Yes, President Obama was elected in 2012. But he is merely half of the equation. In 2014, his party lost nine seats and control of the U.S. Senate.[5] Also, the American public’s disdain with the president’s use of executive authority to push his agenda is hardly a phenomenon limited to the U.S. Senate. Since Barack Obama took office in 2009, his party has taken a beating in elections. The numbers are quite astounding. According to Larry Sabato, “Democrats during Obama’s presidency have lost 11 governorships, 13 U.S. Senate seats, 69 House seats, and 913 state legislative seats and 30 state legislative chambers.[6] American people don’t want to rubber stamp the president’s agenda; they seek to reject it.

7) Traditional Senate prerogative urges waiting until the November election before proceeding.

The record is pretty clear on how the president and vice president would respond if the circumstances were reversed. According to The New York Times, then-Senator Joe Biden declared in 1992 that “there should be a different standard for a Supreme Court vacancy ‘that would occur in the full throes of an election year … It would be our pragmatic conclusion that once the political season is underway, and it is, action on a Supreme Court nomination must be put off until after the election campaign is over.’”[7] Then-Senator Obama echoed this sentiment in 2006:

There are some believe that the president, having won an election, should have complete authority to appoint his nominee…that once you get beyond the intellectual and personal character, there should be no further question as to whether the judge should be confirmed. I disagree with this view.[8]

After Democrats captured the Senate majority in 2006, Obama joined Senator Chuck Schumer in promising to prevent any new Supreme Court nominee from being appointed during President George Bush’s second term. It’s quite audacious of the Administration to entirely reverse their position now that the tables are turned.

8) Eight sitting justices can function perfectly well while the American people weigh in on the direction the Court should take.

Some have argued that the Court cannot meet its workload with less than nine sitting justices. This assertion ignores many instances where eight justices have decided cases when justices had to recuse themselves or the Court was waiting on vacancies to be filled. As constitutional scholars Josh Blackman and Ilya Shapiro have pointed out, “rather than making the judicial system grind to a halt, a Supreme Court vacancy merely delays rulings in a small number of cases.”[9] Several examples highlighted by Messrs. Shapiro and Blackman confirm this point.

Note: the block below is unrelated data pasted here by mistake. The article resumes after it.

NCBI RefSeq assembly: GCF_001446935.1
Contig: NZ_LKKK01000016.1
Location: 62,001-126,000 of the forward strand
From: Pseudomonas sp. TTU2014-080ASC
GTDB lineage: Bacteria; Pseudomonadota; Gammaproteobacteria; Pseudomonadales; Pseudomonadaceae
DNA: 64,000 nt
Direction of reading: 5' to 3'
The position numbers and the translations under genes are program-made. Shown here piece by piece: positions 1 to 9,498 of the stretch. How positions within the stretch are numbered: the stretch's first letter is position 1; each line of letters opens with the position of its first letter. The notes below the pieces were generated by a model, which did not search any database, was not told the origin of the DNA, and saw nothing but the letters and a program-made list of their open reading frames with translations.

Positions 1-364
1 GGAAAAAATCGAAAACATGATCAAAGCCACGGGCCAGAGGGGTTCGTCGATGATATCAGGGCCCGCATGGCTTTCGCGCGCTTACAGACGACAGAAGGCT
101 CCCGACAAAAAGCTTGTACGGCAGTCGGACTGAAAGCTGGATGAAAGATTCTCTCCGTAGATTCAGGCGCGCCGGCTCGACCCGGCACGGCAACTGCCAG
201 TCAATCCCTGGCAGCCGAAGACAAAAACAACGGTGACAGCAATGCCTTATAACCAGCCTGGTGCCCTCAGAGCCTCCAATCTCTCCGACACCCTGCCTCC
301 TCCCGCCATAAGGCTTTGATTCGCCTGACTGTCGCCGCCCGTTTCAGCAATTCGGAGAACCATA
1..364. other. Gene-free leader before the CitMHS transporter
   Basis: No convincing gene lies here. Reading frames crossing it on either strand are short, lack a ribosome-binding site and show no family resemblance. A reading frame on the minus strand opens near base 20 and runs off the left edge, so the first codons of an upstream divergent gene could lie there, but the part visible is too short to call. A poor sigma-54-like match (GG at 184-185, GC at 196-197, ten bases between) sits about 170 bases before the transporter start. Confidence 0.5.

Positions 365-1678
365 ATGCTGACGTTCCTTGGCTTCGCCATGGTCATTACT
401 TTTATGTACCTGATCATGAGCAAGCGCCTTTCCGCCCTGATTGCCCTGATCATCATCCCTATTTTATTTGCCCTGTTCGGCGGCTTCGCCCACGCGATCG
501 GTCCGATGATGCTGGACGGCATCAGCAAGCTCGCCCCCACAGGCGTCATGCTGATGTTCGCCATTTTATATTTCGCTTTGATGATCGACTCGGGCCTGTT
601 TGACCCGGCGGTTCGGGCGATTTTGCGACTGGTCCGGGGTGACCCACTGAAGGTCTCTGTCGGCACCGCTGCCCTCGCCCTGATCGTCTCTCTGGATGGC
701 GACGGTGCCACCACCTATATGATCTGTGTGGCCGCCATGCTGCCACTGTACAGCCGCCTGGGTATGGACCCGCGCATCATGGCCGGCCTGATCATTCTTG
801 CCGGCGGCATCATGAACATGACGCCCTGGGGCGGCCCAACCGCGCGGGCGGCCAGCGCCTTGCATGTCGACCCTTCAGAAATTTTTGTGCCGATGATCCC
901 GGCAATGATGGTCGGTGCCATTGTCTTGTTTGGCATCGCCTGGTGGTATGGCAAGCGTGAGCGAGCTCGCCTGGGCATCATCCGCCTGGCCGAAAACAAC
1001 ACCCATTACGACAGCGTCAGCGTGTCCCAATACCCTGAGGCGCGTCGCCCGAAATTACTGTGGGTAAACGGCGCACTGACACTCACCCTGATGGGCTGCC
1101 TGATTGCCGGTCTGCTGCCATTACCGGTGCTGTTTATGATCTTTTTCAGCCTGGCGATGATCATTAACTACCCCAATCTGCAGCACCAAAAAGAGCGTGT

9) Important cases that rely on narrow opinions can and likely will be reargued next year.

Justices on the Supreme Court have consistently recognized the importance of having a full court when deciding cases that set precedent and a ninth justice’s vote will be determinative. Here’s more from Messrs. Shapiro and Shapiro: “In the rare instances when eight justices split evenly, 25 times the court affirmed the lower-court judgment without opinion (or precedential value) and 54 times the court set the case for reargument.” Of the latter, “only 25 of those cases ended up 5-4, meaning the new justice made no difference in half of the reargued cases.”[10]

10) In the modern political era, there is no precedent guiding how the president should proceed.

As explains, “This is the first time in 116 years that a Supreme Court vacancy occurred in a lame-duck president’s final year in office.”[11] Those who point to Ronald Reagan’s appointment of Justice Kennedy ignore that Justice Powell stepped down in June 1987, which is a far cry from the current situation where Justice Scalia died nine months before the next election. Further, in the one instance where a president attempted to fill a contemplated vacancy (Lyndon B. Johnson’s nomination of Abe Fortas to backfill Chief Justice Warren), the Senate refused to move forward because it was too close to the next presidential election. On a side note, when Justice Fortas did resign from the Court in 1969, his seat was open for more than a year until Harry Blackmun was confirmed. To the extent relevant precedent exists, it argues for the American people to decide who should make the nomination.

[1] U.S. Const. Article II, Section 2, Clause 2,!/articles/2/essays/91/appointments-clause

[2] David B. Rivkin, Jr., Mark DeLaquil, Andrew Grossman, Does EPA’s Clean Power Plan Proposal Violate the States’ Sovereign Rights?, Engage Volume 16, Issue 1, June 15, 2015,

[3] William Yeatman, EPA’s Clean Power Plan Overreach, Competitive Enterprise Institute, OnPoint No. 204, July 28, 2015,

[4] Planned Parenthood of Southeastern Pa. v. Casey (91-744), 505 U.S. 833 (1992),

[5] Guy Benson, Final Score: GOP Gains Nine Senate Seats, Will Hold 54–46 Majority, Townhall, December 8, 2014,

[6] Katie Sanders, Have Democrats Lost 900 Seats in State Legislatures Since Obama Has Been President?, Politifact, January 25, 2015,

[7] Julie Hirschfeld Davis, Joe Biden Argued for Delaying Supreme Court Picks in 1992, The New York Times, February 22, 2016,

[8] The Federalist, 10 Times Democrats Vowed To Block Republican Court Nominees, February 16, 2016,

[9] Josh Blackman and Ilya Shapiro, Only Eight Justices? So What, The Wall Street Journal, February 23, 2016,

[10] Blackman and Shapiro, Only Eight Justices?.

[11] Eugene Kiely, Cruz, Rubio Twist Court ‘Precedent’,, February 17, 2016,